By Yasemin Saplakoglu
Hidden in the darkness among the stars is all the light that the universe has created since the Big Bang.
Now, scientists think they know approximately how much light that is. Since their birth a couple million years after the Big Bang, stars have produced around 4 x 10^84 photons, or particles of light, according to new measurements reported today (Nov. 29) in the journal Science.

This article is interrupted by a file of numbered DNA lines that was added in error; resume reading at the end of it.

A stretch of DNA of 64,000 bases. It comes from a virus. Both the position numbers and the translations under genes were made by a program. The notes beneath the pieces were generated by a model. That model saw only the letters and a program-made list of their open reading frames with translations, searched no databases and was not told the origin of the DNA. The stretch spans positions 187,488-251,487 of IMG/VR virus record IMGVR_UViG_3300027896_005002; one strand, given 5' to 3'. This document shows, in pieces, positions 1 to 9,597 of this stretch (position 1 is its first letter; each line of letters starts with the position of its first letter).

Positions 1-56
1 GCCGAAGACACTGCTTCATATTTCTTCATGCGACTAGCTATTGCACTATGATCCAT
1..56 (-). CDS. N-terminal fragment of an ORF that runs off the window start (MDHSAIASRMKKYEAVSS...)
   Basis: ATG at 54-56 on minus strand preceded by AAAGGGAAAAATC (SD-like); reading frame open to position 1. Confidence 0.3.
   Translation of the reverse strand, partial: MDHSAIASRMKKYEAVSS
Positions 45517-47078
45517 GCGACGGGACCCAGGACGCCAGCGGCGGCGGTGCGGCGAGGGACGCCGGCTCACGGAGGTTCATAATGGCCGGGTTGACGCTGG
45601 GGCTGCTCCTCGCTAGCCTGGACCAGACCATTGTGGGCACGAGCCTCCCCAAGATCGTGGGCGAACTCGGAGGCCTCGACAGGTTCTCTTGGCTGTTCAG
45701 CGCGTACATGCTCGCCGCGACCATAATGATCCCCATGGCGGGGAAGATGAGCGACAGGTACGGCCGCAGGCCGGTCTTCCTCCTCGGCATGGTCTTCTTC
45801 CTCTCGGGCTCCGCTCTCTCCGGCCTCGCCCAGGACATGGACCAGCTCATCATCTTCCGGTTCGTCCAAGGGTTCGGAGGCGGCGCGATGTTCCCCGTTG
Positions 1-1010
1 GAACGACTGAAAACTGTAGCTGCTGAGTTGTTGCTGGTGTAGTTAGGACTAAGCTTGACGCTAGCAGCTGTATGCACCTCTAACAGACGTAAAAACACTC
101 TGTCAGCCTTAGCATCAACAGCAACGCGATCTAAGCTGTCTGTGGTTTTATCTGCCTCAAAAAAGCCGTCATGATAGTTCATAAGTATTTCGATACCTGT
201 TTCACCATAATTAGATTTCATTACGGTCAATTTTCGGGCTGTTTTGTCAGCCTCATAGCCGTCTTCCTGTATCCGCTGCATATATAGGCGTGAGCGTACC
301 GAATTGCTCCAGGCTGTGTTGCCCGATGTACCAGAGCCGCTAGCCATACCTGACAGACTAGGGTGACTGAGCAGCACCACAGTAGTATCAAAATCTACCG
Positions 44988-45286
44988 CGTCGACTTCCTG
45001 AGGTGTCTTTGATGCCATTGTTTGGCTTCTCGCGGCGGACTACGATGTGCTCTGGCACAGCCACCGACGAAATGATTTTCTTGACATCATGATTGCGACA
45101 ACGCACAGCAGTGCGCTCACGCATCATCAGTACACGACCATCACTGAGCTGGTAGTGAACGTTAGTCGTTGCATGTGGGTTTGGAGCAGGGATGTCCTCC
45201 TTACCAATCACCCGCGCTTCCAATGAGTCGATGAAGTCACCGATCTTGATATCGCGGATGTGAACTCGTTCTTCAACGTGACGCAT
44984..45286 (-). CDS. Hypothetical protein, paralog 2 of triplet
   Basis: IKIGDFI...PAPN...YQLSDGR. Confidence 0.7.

Most of the light in the universe comes from stars, said Marco Ajello, study co-author and an astrophysicist at Clemson University.
Here’s what happens: Stars like our sun are powered by nuclear reactions in the core, where hydrogen protons are fused together to create helium. This process also releases energy in the form of gamma-ray photons. These photons have a hundred million times more energy than the ordinary photons we see as visible light.
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